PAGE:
Seaview member Marie Philipsen showed us how to make a stunning floral arrangement in a coffee cup or other container.
First, press the coffee cup into the presoaked florist’s Wet Foam to mark the size of the cup. Then trim away the excess Wet Foam.
Be sure to leave about half an inch of Wet Foam sticking out above the top of your cup.
Start by sticking greenery into the sides of the foam to make a base for your arrangement. Then continue adding material, working from the bottom of the arrangement up to the center. Here Marie is giving a preview of how the flowers will go in, but usually one adds more greenery around the perimeter of the cup first.
Lovely arrangements can be made with just a few flowers and greenery from the garden!
Each December, members bring a variety of items to the meeting to sell.
This year featured jewelry, project bags and stuffed mice,
and Mary Hovde’s incomparable handwoven hand towels.
After shopping, we enjoyed a fabulous potluck lunch, and celebrated the season!
Seaview member Patty Leinweber led us in a fun exploration of glue and colored paper. We peeled apart the layers of dyed or painted paper towels, tore them into shapes and glued them (using thinned white glue) to a backing sheet of paper, either black or white. Tissue paper works well, also.
Finished pieces can be used in card making or other paper crafts.
Toni and Fotina are happily gluing!
Another fun idea for this technique is to glue paper towel or tissue paper to the edges of cardstock to make gift tags.
Or just apply the glue and paper pieces to slick plastic sheeting, like visqueen. Once it’s dry, peel it off the plastic for a translucent material you can use in various ways.
Dee Brown of Trillium Studios led a wonderful mini-workshop on raw edge applique. Here’s Dee with just some of the wonderful work she had on display.
And there were more…
These are all Dee’s designs, and they are for sale through her website — link above.
The project we did was called Kokio, a beautiful hibiscus image. Here’s her sample.
Gail and Marie, very carefully cutting out sections of the flower pattern.
We didn’t have time to do the final fusing and sewing of our Kokios, but here’s what some of ours looked like. It was great fun to play with different color combinations!
We began our 2016-2017 meeting year with a field trip to long-time member Mary Hovde’s home weaving studio.
As you can see, Mary has a lovely 8-shaft Fireside loom, and was working on some hand towels when we were there. It was a real treat to see her weaving space. Afterwards, we enjoyed a delicious potluck lunch.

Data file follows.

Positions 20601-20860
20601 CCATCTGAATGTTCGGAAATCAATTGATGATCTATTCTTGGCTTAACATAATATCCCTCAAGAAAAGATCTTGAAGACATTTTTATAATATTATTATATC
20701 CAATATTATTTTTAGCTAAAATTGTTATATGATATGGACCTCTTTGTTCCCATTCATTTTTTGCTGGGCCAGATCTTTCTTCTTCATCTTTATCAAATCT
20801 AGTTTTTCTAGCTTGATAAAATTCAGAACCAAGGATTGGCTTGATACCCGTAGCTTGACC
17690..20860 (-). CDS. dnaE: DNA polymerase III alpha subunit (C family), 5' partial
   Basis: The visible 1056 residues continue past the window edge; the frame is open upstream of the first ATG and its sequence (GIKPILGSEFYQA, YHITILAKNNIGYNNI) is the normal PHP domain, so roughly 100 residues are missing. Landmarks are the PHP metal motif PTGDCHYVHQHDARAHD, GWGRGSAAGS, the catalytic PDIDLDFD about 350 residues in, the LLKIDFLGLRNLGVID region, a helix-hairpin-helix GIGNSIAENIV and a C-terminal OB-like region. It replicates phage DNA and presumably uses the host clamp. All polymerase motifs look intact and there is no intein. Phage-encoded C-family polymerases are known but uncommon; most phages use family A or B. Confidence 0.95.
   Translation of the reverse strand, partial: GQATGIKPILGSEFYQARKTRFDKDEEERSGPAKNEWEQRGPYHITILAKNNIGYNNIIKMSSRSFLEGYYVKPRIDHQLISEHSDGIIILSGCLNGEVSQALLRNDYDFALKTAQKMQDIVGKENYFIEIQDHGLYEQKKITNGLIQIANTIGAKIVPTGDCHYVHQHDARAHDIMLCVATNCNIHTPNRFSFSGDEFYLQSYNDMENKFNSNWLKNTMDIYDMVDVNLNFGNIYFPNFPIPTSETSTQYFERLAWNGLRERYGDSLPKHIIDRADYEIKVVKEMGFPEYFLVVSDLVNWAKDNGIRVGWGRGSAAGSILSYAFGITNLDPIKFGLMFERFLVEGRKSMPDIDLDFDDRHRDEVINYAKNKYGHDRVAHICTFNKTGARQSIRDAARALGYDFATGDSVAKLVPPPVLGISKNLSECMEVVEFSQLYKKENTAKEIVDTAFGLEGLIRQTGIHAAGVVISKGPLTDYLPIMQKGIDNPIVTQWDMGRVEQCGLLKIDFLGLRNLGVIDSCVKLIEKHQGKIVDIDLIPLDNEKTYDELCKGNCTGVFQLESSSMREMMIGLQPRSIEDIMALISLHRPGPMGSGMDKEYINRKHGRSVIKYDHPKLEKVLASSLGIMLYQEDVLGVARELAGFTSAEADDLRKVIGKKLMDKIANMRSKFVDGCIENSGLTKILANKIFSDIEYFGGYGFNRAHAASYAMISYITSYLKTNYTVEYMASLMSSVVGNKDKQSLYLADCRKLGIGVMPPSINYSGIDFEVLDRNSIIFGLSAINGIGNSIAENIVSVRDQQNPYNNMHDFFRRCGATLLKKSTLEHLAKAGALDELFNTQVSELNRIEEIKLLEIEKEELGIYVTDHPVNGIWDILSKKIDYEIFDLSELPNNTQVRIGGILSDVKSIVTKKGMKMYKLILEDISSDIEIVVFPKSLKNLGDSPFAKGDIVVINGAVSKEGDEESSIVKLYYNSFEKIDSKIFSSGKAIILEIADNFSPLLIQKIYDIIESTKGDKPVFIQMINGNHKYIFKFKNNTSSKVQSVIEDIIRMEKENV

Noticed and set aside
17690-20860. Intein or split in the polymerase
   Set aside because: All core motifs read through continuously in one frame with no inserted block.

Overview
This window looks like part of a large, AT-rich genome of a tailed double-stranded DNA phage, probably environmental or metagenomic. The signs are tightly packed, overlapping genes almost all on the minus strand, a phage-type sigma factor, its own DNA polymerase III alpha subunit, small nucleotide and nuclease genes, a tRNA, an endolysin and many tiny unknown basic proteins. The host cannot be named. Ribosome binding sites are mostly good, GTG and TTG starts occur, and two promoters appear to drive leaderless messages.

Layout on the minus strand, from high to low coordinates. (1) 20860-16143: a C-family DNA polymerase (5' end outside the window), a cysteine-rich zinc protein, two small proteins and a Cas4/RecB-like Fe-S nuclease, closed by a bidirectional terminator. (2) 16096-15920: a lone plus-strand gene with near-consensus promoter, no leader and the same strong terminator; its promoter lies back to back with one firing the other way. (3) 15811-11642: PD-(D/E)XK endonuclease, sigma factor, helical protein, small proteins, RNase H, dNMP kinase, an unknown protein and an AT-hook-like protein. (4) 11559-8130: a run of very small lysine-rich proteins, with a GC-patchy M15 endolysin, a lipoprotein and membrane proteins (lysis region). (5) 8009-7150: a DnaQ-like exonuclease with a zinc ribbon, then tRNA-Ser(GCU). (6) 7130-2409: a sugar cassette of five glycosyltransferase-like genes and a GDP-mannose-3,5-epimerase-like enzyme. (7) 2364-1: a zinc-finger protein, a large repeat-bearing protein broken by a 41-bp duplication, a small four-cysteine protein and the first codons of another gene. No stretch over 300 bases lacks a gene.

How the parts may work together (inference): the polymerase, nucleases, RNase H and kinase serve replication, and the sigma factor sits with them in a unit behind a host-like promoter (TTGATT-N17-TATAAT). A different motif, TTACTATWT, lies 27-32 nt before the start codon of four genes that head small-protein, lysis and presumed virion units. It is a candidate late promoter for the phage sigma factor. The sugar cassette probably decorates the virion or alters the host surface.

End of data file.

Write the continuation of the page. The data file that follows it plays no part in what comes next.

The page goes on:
Wet felting techniques thoroughly enjoyed by guild participants.
Thanks Flora…great program!
We brought our 9″ X 15″ quilted fabric to this program. Expert quilter, Marie Philipsen, guided us through the construction step by step. Professionally finished interiors, zippers installed with new techniques and…
…everyone participating came away with a lovely pouch and a sense of accomplishment.
Great fun learning to outline and paint silk using Gutta Percha and dynaflow paints.
Guild member Astrid Bear walked us through the process and then turned us loose on the silk stretched on hoops.
Wild at Art!
Jodi Waltier, local Seattle artist, led us on a merry adventure creating patterned paper using everything but the kitchen sink!
We had a blast slapping, stamping, and rubbing pre-painted textural tools, pouncing through stencils, blowing through straws and general attacking the paper to make our designs.
Then we learned how to fold them into journals for future booklets to write and collage into.
Marie Philips tries her hand at wet felting in our program today.
Becki Blackham sports a Jean Hicks original hat. This “Seuss-ian” style chapeau is another example of the versatility of wool felt.
Mary Hovde hugs her Santa pillow made by fellow guild member, Marie Phillips. The plaid llama sale is a holiday tradition here.
Our Holiday potluck program was a clear demonstration of wet felting techniques. Wool, soapy stuff and hot water were the ingredients that resulted in hard felted squares useful for potholders, journal covers and more. Many Thanks go to Patty Leinweber for her excellent instruction.